How Should Museums be Defining 'Success’ in a Time of COVID?
Join CIMAM's #6 webinar on 29 October 2020.
4:30 pm CEST
- Ferran Barenblit, Director, MACBA Museu d’Art Contemporani de Barcelona, Barcelona
- Ivet Curlin/WHW Collective, Kunsthalle Wien, Vienna
- Annie Fletcher, Director of IMMA, the Irish Museum of Modern Art, Dublin
- Malgorzata Ludwisiak, CIMAM Board Member, Ph.D. Independent Art Critic and Curator, Warsaw
Moderated by Sarah Glennie, CIMAM Board Member and Director, National College of Art and Design, Dublin.
Rapid Response Webinars are free of cost and accessible ONLY for CIMAM Members. Sessions are recorded and posted at the Members Only section of the CIMAM website for those who missed the time.
This is an interactive session. Attendees are encouraged to participate and leave their video cameras on. Please make sure you mute your microphone when you are not speaking.
As we are now more than half a year into living with the global pandemic CIMAM would like to invite its members into an open peer to peer reflection on what we have collectively learnt in the Museum sector, what the future looks like, and the nature of contemporary art museums that will emerge out of this.
Recent surveys by museum associations in Europe and United States show that the future viability of many museums is under threat as a result of the pandemic and economic crisis. Museums have reported fundamental changes in their audiences, programmes and income sources which will require radical new solutions. Should museums “adopt” to a new reality by simply downsizing to a smaller scale and less ambitious programming or should they develop new models and metrics for ‘success’ which are appropriate to our current context? Which of the institutional practices that have been already tested during last months might stay with us beyond the current pandemic and what potentials can be found for new forms of engagement with audience and artists?
- Ferran Barenblit
Since 2015, and until Sept 2021, Ferran Barenblit is the Director of MACBA Museu d’Art Contemporani de Barcelona, where he leads the strategic plan that has taken the organization to a new era, expanded its exhibition spaces and created ambitious intellectual, academic, artistic and audience development initiatives.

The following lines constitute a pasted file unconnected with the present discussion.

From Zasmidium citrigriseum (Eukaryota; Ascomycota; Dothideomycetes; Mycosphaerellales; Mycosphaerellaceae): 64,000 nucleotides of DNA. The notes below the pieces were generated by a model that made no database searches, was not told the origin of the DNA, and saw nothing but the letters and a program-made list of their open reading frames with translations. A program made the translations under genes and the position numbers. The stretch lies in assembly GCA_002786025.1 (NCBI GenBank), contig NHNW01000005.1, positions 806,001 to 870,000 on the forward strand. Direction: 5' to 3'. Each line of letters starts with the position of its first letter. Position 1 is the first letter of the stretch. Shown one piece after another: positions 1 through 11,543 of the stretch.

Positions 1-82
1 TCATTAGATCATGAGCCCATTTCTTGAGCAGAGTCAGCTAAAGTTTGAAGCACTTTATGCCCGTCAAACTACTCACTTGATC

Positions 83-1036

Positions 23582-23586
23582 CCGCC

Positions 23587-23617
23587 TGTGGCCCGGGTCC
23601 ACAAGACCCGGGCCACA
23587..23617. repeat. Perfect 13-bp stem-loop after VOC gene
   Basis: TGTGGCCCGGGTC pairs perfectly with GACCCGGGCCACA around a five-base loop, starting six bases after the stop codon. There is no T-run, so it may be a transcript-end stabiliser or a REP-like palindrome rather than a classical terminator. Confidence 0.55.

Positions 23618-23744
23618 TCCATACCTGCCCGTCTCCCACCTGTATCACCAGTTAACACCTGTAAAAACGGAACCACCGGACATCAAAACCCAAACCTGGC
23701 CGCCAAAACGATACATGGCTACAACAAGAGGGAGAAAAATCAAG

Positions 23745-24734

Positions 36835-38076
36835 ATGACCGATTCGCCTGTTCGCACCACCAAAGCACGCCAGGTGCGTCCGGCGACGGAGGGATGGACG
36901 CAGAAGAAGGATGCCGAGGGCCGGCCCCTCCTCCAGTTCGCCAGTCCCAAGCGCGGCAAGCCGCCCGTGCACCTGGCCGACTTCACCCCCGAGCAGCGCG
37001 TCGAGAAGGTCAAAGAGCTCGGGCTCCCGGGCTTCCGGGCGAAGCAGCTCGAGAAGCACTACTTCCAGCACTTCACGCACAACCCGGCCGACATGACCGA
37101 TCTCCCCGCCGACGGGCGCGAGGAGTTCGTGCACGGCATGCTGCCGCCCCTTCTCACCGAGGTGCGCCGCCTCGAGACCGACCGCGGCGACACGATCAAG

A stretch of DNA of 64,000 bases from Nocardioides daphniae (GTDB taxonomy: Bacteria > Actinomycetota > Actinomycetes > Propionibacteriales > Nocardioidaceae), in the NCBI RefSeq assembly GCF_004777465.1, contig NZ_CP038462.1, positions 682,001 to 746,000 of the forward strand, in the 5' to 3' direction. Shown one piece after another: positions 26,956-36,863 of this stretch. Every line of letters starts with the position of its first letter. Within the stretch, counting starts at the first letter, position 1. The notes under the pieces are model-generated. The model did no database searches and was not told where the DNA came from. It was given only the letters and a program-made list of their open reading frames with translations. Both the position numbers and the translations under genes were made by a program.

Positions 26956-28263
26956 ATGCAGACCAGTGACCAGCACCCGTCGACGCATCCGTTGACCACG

Ferran Barenblit view of an institution combines the responsibility of looking back at the recent past and a role in building the future. The museum should operate through art and its diversity, rejecting a single hegemonic narrative. From this perspective, its mission focuses on researching and disseminating today’s art among broader audiences so as to trigger social transformations by empowering visitors and users to engage in intense democratic, cultural and educational behaviors.
Ferran Barenblit’s fields of research include: rethinking contemporary institutions under the notion of the “constituent museum”; contemporary art history, with a focus on the 1990s; the role of irony in culture; museum programming strategies; the relationship between art and popular culture – including music and the punk movement. He has a deep interest in generating an intense dialogue among the European countries, and with his native Latin America. He has generated many projects that have travelled from Barcelona / Madrid to Mexico City (MUAC, the university art museum) and Buenos Aires (Museo Nacional de Bellas Artes, Fundación Proa).
- Ivet Curlin/WHW Collective,Vienna
Since 2003, WHW collective has been running the program of Gallery Nova, a city-owned gallery in Zagreb. In 2018, WHW launched a new international study program for emerging artists called, WHW Akademija, based in Zagreb. In March 2019, WHW members Ivet Ćurlin, Nataša Ilić, and Sabina Sabolović were appointed artistic directors of Kunsthalle Wien in Vienna. WHW continues working in Zagreb, with collective activities coordinated by Ana Dević.